Unless Italy manages a sharp, comprehensive turnaround in the next ten years, its children could be facing a very tough economic and social environment by the time they reach adulthood, The Daily Beast reports. The recent economic collapse exposed a number of systematic ills facing the country including high levels of poverty, low quality of education and high dropout rates.
According to a recently released report by Save the Children Italy, the country can be considered the worst place to grow up anywhere in Europe. To combat this the organization announced a new initiative called Childhood Alarm.
The first goal of Childhood Alarm is to publicize the problem, which it did with protests staged in 16 cities around the country. Children walked in front of Italy’s most recognizable historical landmarks while holding pictures of starving and hungry kids and posters proclaiming sayings like “My Future Has Been Stolen.”
Organizers say that unless action is taken soon, the future will be hopeless for a growing number of Italy’s youngest children and adolescents. Italy ranks seven times below the European average on 12 standard childhood socioeconomic indicators like access to good nutrition, regular education, social inclusion, overall economic outlook and future employment opportunities. Only Greece and Bulgaria rank lower in the organization’s European study. “We are afraid for the future of the children of this country,” said Valerio Neri, director general of Save the Children Italy. “Looking at all the indicators, the outlook for Italian children is extremely negative.”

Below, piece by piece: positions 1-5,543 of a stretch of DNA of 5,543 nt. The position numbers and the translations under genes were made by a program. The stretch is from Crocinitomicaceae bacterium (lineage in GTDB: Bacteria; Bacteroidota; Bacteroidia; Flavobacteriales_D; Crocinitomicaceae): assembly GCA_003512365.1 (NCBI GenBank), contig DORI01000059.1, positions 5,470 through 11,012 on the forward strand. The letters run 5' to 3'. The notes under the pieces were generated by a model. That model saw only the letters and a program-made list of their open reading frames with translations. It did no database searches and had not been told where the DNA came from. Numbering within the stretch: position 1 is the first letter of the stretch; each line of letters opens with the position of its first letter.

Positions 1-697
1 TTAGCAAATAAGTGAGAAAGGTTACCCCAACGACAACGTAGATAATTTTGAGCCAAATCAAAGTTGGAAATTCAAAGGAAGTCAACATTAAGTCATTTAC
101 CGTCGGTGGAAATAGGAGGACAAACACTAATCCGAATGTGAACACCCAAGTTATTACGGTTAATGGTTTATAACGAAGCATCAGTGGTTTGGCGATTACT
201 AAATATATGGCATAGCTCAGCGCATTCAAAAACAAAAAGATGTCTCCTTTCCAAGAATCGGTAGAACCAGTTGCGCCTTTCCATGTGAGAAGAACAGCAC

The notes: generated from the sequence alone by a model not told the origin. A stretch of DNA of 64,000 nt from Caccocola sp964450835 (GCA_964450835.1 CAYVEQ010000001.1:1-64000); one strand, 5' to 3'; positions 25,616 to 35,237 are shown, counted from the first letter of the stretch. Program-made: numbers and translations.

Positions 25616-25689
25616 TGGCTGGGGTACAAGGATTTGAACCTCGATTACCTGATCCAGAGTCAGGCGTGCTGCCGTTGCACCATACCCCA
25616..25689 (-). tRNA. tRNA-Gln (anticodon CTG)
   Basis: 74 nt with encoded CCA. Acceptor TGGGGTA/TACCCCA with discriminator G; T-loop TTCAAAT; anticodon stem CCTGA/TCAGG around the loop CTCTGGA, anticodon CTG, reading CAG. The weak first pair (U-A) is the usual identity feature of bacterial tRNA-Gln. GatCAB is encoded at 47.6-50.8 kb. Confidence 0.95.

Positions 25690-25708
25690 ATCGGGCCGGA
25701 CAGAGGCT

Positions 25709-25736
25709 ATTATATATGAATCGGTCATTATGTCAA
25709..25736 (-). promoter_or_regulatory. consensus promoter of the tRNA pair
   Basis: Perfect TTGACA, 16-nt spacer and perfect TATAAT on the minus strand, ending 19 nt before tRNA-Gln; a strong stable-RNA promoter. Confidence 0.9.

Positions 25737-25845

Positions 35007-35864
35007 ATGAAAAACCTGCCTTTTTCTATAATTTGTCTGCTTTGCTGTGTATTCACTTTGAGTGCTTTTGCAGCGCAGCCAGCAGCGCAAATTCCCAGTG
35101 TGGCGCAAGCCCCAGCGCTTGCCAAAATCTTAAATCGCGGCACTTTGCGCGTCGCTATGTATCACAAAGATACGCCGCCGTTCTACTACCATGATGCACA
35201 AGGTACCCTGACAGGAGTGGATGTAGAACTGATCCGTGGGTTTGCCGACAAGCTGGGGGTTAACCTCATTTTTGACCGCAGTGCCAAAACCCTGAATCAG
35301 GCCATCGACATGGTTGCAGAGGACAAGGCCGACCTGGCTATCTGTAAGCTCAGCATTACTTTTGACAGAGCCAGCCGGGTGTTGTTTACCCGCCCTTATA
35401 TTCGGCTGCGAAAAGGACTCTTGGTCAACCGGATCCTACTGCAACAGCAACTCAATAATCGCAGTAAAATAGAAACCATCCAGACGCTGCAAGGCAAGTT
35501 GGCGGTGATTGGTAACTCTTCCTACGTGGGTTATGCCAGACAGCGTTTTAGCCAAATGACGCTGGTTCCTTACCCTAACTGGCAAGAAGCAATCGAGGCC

The outlook for these children is poor as Italy enters the second year of a crippling recession brought on by the global financial collapse of 2008. Nor is there much optimism for the future, as the high school dropout rate means that the country will be feeling the lack of an appropriately trained workforce for years to come.
Italy has an 18% school dropout rate — nearly double the European average of 10%. There are many reasons why Italian kids leave school so young; some drop out to find work on the black market or to help their parents out with their businesses.
Sometimes they drop out because parents can no longer afford to keep them in school, either because they cannot pay for books, meals or transportation, or, worse, because they feel embarrassed that they cannot afford proper clothing and shoes. Of those who do complete high school, only a small fraction—less than 30 percent—will enroll in university. If they do make it through university and earn a degree, they face unemployment that hovers around 40 percent for university graduates. Given the statistics, it is no great surprise that in education opportunities, Italy ranks fourth-worst in Europe, ahead of only Malta, Portugal, and Spain.